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'Neutral' La Nina may bring normal monsoon this year

By Sanjeeb Mukherjee
February 15, 2022 12:55 IST
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Though early days, meteorologists point towards a neutral La Nina during the initial phase of the four-month monsoon season this year that starts from June.


Photograph: Cathal McNaughton/Reuters

If this holds true, by the time the rains hit the mainland, it could mean there would be one less reason to worry about the prospects of the monsoon this year.

Weathermen said making any accurate prediction of how El Nino will behave and what impact it can have on the progress and distribution of rains is difficult to say at this point.

A clear picture will emerge around late May or early June.


Going by past trends, both India Meteorological Department (IMD) and Skymet are expected to come out with the first forecast for 2021 southwest monsoon sometime in April.

“The La Nina is presently at a neutral state and is expected to remain so in the months preceding the southwest monsoon.

However, whether it continues to remain neutral is difficult to say as of now because of a variety of factors.

These include the ‘Spring Barrier,” Mahesh Palawat, vice-president of meteorology and climate change at Skymet Weather said.

According to , spring marks the shifting of the sun from the Southern Hemisphere to the Northern Hemisphere.

The sun crosses the Equator around March 20, which is known as Spring Equinox.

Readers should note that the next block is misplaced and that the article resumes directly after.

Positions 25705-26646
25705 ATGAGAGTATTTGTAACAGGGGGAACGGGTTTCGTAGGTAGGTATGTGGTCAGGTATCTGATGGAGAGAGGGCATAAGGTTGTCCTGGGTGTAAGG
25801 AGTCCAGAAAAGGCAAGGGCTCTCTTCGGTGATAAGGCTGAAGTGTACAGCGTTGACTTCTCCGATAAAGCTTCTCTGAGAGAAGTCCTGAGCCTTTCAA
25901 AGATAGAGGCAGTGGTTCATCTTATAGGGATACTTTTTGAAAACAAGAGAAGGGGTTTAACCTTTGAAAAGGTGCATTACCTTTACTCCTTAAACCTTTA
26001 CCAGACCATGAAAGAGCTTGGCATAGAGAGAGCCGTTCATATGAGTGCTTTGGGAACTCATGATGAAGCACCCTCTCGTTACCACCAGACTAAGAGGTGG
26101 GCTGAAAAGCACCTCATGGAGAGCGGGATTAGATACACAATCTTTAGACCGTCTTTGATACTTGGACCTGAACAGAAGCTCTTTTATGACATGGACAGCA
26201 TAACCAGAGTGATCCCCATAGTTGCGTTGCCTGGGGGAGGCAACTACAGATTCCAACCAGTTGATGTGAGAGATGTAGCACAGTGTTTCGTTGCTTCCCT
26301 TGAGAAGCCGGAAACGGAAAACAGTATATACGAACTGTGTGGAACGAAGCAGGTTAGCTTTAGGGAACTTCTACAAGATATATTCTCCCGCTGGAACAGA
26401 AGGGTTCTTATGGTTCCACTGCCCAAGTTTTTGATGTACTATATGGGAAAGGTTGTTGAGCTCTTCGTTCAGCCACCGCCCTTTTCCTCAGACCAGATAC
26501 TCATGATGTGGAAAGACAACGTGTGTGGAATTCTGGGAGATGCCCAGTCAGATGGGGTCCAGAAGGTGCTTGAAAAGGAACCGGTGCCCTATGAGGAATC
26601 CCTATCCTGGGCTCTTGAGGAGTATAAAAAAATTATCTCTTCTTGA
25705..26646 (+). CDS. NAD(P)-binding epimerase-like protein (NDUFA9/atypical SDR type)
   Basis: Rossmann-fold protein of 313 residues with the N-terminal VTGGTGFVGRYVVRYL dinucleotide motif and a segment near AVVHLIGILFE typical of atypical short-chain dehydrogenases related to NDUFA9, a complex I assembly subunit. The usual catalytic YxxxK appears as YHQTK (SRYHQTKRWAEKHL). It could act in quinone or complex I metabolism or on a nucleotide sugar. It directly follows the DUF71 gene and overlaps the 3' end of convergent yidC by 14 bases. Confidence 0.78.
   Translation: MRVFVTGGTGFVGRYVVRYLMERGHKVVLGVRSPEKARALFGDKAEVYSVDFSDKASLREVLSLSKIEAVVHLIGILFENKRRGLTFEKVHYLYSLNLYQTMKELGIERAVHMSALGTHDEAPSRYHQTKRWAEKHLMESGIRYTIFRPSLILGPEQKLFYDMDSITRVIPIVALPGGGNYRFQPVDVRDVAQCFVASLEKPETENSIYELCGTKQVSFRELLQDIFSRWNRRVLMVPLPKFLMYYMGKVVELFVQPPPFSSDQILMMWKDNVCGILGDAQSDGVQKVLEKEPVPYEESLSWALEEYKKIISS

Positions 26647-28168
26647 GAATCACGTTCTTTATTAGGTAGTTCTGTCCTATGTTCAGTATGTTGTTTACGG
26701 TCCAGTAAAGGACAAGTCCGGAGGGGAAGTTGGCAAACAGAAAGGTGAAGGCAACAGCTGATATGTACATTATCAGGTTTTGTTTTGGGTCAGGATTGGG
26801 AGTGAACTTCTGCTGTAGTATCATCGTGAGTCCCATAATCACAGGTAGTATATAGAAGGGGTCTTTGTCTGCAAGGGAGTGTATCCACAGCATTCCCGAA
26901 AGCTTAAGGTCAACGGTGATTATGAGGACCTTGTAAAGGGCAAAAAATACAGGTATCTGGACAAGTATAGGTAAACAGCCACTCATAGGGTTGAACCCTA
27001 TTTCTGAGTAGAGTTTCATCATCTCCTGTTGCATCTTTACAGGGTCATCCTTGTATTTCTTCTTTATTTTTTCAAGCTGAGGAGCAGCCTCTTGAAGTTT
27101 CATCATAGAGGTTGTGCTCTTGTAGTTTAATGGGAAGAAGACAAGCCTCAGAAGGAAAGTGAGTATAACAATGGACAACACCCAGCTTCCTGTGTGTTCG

With this, water starts heating up with the sun drawing closer.

“The rise in the sea surface temperatures reduces its gradient during this phase.

"This leads to weaker coupling between ocean and atmosphere.

"Therefore, the weather models find it harder to make an accurate forecast for El Niño conditions.

"Reading the meteorological conditions and subsequent predictability of numerical models is the lowest during spring,” Skymet said in a report published in its website sometime back.

Nonetheless, a neutral La Nina and expected absence of El Nino could be considered positives for the southwest monsoon at this stage.

El Nino has had an overbearing impact on Indian rains and 80 per cent of El Nino years have seen below-normal rains in the country.

Sixty per cent of this have been outright drought years.

The southwest monsoon, which starts from June and ends in September, is a lifeline for Indian agriculture.

It is also a key determinant in the broader economic sense as it provides over 70 per cent of the annual precipitation that the country gets.

In 2021, the southwest monsoon season ended on September 30 with rainfall totaling around 87 centimeters.

This was just 1 per cent below the Long Period Average of 88 cm of 1961-2010 (99 percent of its LPA).

The year 2021 was the third consecutive year that the country recorded rainfall in the normal and above category.

It was above normal in 2019 and 2020.

India received 9 per cent lower rainfall than normal up to the end of August.

It was a third more than normal in September. This  narrowed the deficit to 1 per cent, the IMD had said.

In fact, late rains in September were estimated to be around 260.44 millimeters.

This was among the highest September rains in this century.

The last best September rains was in 2019 when the country had received around 260.44 millimeters of rain.

Normally, India should receive around 170 millimeters of rain in September.

But this year, it received 230 millimeters, which was around 35.2 per cent more than normal.

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Sanjeeb Mukherjee in New Delhi
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